In a letter to the national committee, the 16 delegates -- all supporters of Texas Rep. Ron Paul -- said the Massachusetts Republican Party "changed the rules" when it disqualified them, the Boston Globe reported Monday.
The delegates were elected in April caucuses when they defeated many of Romney's chosen delegates.
The filing starts a formal process for the would-be delegates, who hope to convince national GOP officials they were unfairly disqualified from the Republican National Convention Aug. 27-30 in Tampa, Fla.
An RNC committee is expected to consider the challenge by mid-August, the Globe said, but a decision isn't expected until the week before the convention. Any appeal could be considered by the convention's credentials committee when the event begins.
Supporters of Paul, who has stopped campaigning for his party's nomination, said they still hope for a large presence at the convention.
In their letter, the "Liberty" delegates say they were properly elected in April, but disqualified after they didn't provide timely affidavits pledging their support to Romney. They argue that the affidavits were not included in state or federal rules and that they got them "less than one week before an arbitrary deadline" to return them notarized, the Globe said. While some met the deadline, others missed it and some filed an affidavit in which they promised to follow the state's rules, not pledging to support Romney by name.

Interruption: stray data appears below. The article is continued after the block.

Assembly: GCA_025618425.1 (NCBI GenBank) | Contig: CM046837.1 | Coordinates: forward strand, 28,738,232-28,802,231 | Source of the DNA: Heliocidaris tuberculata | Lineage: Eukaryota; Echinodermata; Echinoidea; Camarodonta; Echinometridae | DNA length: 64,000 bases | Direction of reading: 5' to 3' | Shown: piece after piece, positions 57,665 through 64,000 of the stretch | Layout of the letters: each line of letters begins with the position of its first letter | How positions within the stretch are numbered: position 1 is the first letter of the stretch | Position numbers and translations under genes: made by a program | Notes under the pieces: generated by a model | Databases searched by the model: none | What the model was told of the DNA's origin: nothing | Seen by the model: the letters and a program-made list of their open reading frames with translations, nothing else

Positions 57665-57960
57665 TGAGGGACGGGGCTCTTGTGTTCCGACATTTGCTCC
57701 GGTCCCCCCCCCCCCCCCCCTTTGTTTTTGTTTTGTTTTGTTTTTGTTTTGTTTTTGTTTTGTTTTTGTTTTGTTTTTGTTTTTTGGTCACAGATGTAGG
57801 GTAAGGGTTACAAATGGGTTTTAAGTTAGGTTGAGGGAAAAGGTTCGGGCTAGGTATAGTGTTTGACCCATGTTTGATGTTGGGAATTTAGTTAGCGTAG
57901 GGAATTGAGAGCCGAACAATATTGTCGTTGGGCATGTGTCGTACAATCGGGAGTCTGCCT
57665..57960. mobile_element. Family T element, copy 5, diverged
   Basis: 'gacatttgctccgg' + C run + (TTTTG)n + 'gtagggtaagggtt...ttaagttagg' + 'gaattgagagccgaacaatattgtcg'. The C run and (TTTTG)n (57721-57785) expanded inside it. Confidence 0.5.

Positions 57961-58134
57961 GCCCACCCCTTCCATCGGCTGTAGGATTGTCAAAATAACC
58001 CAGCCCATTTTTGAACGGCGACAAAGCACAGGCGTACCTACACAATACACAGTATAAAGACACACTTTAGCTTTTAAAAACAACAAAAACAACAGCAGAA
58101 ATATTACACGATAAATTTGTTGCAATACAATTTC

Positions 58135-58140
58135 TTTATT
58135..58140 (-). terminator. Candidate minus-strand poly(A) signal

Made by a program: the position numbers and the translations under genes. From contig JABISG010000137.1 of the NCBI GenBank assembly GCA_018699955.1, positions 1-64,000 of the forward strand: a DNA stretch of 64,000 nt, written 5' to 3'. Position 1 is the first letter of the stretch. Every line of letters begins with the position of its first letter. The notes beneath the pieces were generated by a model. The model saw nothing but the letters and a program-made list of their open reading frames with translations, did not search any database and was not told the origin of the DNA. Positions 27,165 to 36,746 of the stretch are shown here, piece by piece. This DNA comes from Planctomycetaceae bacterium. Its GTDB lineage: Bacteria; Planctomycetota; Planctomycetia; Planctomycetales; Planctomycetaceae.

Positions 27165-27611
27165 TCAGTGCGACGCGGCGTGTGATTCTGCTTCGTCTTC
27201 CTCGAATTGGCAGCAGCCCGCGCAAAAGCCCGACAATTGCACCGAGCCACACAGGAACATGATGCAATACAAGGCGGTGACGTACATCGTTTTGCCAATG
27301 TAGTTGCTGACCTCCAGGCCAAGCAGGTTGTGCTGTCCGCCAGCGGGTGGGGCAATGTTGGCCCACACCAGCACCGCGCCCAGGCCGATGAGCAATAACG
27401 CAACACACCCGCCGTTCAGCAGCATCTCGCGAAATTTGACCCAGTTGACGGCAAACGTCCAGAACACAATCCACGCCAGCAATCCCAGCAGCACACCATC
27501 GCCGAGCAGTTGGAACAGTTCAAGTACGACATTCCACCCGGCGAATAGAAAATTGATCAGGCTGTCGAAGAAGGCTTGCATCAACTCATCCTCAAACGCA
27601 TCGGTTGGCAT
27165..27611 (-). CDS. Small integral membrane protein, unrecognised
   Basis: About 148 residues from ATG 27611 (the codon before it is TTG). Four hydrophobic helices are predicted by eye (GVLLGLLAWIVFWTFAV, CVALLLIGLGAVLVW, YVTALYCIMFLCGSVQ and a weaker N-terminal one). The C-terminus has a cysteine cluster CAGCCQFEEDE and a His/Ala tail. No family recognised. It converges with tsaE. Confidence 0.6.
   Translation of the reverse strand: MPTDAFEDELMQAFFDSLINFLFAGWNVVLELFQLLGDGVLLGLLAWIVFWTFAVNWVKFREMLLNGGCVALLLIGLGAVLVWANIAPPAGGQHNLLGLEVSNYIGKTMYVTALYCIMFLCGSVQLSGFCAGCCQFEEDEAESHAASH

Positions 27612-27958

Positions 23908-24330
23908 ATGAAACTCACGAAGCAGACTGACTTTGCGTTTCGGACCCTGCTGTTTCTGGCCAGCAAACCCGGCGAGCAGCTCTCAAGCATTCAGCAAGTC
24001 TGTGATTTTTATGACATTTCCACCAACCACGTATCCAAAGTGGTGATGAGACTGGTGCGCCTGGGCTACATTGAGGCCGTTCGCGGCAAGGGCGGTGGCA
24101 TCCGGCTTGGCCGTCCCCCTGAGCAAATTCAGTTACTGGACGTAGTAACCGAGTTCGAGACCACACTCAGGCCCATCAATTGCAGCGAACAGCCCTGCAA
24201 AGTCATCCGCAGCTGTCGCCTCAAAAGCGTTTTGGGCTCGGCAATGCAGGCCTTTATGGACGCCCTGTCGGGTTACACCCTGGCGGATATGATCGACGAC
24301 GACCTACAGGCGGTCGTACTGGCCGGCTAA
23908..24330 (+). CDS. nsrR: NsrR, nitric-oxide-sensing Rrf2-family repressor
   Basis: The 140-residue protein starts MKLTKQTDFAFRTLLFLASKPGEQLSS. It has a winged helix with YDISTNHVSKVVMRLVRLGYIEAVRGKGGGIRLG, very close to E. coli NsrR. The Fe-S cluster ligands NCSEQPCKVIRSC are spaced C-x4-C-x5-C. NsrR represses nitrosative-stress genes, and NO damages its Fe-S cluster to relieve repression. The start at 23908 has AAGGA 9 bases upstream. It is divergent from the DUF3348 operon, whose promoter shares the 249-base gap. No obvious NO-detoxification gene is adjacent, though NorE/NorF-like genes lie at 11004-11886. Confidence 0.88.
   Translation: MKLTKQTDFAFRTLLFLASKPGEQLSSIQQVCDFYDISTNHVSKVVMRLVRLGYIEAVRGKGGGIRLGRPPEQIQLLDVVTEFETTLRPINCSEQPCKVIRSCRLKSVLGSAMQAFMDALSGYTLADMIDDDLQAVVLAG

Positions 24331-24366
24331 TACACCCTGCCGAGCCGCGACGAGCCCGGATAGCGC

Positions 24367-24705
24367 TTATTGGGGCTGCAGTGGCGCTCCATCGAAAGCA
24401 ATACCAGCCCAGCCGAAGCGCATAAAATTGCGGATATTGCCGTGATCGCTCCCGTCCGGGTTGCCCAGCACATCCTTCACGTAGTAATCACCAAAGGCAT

The state GOP determined it had just cause to disqualify the delegates, replacing them with 16 others, the challenge said.
One national Republican leader knowledgeable of the situation told the Globe he thinks the Paul supporters don't intend to support Romney, but cause trouble at the convention.
"If they're not willing to say that, that's their prerogative," the official said. "But clearly they're not Mitt Romney delegates."
"It's a really awkward situation. A lot of them are trying to get guest passes with the other Liberty delegates," Brad Wyatt, one of the disqualified delegates, told the Globe. "We're cautiously optimistic that we'll get some good decisions."
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